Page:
Thought I would share my space rocks.
3 of them need a lime bath to remove some rust, but I think they are beyond cool.
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Posted 18 May 2021 - 07:34 PM
I see what looks like a couple of Canyon Diablos in the top row, maybe a Campo del Cielo at bottom right and possibly top center. Maybe a Sikhote-Alin bottom left. I do like irons. Please identify these for the group!
Posted 18 May 2021 - 10:20 PM
There are only 4, some of the pics are the same.
1st is a canyon diablo. Pic below it is the same.
Bottom left is a nantan.
Top right and bottom right is a quad cut ciello
Middle right is a sikhote.
Posted 19 May 2021 - 06:55 AM
I think there is a difference in the orientation of the pics we're seeing. I see two horizontal rows of three across. The two Campo pics are easy enough, the only cut pieces are top center and bottom right. The bottom left, with one smooth end and the opposite coarsely textured, has the appearance of a Sikhote. The coarse one at bottom center would appear to be a Nantan. Middle right? No such position in what I'm seeing, that's what leads me to believe we're seeing a different arrangement.
Posted 19 May 2021 - 08:16 AM
That is correct. Mine were 2 vertical rows of 3....maybe mobile vs full sight maybe.
Posted 19 May 2021 - 08:31 AM
Nice specimens. Thanks for sharing them.
I wouldn't suggest using lime on those. The rust looks superficial and is not worth using a harsh treatment. Use a wire brush to remove the surface rust and bake them in the oven at 200F for a few hours. After they cool off, give them a good wipe down with an oily cloth. Repeat as needed.
Lime is pretty harsh and depending on what solution or product you use, you could trigger more problems than rust, like lawrencite disease.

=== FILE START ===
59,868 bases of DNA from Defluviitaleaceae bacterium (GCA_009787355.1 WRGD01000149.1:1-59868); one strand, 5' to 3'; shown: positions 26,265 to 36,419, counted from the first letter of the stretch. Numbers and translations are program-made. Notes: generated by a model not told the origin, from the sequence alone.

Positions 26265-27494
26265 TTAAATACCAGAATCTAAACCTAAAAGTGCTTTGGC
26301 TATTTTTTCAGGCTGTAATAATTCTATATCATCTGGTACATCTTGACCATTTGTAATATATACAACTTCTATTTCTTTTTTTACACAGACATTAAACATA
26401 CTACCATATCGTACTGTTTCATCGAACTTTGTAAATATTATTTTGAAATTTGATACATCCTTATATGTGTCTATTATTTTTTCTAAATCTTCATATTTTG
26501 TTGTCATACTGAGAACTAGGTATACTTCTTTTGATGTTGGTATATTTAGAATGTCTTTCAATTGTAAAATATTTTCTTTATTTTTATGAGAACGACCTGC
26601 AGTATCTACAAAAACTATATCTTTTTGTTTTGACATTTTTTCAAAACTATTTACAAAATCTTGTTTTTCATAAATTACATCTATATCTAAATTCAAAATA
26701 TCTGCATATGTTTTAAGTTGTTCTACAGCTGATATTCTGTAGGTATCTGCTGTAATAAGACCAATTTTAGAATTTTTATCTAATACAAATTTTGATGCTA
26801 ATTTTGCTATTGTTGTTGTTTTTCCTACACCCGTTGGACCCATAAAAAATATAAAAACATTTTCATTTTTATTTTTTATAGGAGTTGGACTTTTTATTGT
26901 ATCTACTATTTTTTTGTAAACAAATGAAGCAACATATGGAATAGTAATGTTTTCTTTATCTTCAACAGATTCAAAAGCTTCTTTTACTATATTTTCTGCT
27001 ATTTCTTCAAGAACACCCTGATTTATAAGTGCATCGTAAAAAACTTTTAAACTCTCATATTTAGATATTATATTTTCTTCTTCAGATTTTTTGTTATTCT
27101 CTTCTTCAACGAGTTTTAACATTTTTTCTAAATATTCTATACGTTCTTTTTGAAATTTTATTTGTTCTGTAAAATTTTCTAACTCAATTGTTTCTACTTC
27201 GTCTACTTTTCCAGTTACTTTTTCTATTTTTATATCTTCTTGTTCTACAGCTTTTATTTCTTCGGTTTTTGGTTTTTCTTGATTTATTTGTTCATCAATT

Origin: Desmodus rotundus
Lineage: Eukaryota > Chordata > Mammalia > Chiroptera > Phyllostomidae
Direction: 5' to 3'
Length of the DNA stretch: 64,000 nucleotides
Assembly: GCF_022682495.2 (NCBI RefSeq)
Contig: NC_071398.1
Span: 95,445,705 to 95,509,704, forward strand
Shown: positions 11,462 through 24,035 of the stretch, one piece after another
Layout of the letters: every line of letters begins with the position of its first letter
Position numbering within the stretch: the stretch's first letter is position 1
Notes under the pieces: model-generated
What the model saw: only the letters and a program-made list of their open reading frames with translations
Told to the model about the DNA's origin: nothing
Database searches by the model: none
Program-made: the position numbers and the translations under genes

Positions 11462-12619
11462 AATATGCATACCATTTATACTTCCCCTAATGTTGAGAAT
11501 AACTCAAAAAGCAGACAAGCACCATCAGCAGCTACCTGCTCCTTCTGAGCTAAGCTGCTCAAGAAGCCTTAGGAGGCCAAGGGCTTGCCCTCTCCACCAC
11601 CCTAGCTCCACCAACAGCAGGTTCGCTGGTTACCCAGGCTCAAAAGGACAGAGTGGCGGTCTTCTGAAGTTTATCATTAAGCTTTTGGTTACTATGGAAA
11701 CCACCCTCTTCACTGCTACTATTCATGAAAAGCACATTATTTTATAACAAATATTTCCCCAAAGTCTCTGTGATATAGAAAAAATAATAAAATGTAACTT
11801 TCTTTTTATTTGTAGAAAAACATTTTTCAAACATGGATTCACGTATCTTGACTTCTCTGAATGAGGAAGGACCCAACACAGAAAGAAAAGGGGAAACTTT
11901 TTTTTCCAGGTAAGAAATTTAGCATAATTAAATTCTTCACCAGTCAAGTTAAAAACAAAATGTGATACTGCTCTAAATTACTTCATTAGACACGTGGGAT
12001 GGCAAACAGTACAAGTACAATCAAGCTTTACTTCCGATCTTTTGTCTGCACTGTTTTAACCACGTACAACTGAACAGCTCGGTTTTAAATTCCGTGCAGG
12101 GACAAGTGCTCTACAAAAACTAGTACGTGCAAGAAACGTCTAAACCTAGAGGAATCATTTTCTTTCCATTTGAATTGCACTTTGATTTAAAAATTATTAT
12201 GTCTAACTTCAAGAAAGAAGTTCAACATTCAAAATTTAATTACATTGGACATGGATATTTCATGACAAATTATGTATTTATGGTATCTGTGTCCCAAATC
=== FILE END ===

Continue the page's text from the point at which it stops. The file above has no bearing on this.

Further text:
Posted 19 May 2021 - 01:43 PM
Michael is quite right, a light oil application would be best. The brand G-96 gun oil is the one I prefer, others swear by transmission fluid. Both contain anti-corrosion additives. The rust visible in the pics is minimal at most. There is no evidence of lawrencite disease that I can see, which is a consequence of chloride contamination. Chlorine is present in bleaches and tap water, and no cleaner containing any amount should ever be used on iron meteorites. The weak acids in lime-away type products will remove much of the rust, but they will also remove any patina if used too aggressively. Sikhotes should never be treated that way, they're one of the few common irons often still retaining an original fusion crust.
Posted 19 May 2021 - 01:45 PM
And, oil soaked cloths should be properly disposed of due to the potential for spontaneous combustion...
Posted 19 May 2021 - 02:12 PM
Posted 19 May 2021 - 02:38 PM
Posted 19 May 2021 - 02:45 PM
Rubbing alcohol is 70% isopropyl, the rest is water. Unless the added water is distilled, there's an outside possibility of chlorine being present. The sodium hydroxide is fine, but mix it with distilled water, or even rainwater. However...this treatment is only effective in removing chlorides, it with not mitigate any rusting. If there is no evidence of 'lawrencite disease', i.e. yellow droplets forming on a surface, or 'veins' of rust along the spaces between the crystal plates (in the Campo), there's no point. If it is used to treat lawrencite, the specimen should be immersed for at least a month, soaked clean in distilled water for a few days, and then dried and oiled as Michael has suggested.
Posted 19 May 2021 - 02:53 PM
BTW I love Iron meteorites. Sikhote I'd probably my favorite, but any decenly sized piece is ridiculously pricey. Looking to add me a nice etched iron...I may go for one of those etched meteorite orbs....who knows
Sikhotes are nice, particularly ones completely covered with regmaglypts, as opposed to the' shrapnel' variety. It's pretty difficult to find a nice specimen for less than $3 per gram these days, and twice that amount is not unusual.
Spheres are nice, especially fine octahedrites like Gibeon and Muonionalusta. Seymchan is also not too hard to find. Spheres tend to be expensive though, because there's so much waste generated during their production.
Posted 23 May 2021 - 01:04 PM
Wonderful Grand Specimens ! Thanks for sharing. To all who discussed afterwords thanks for the learning opportunity.
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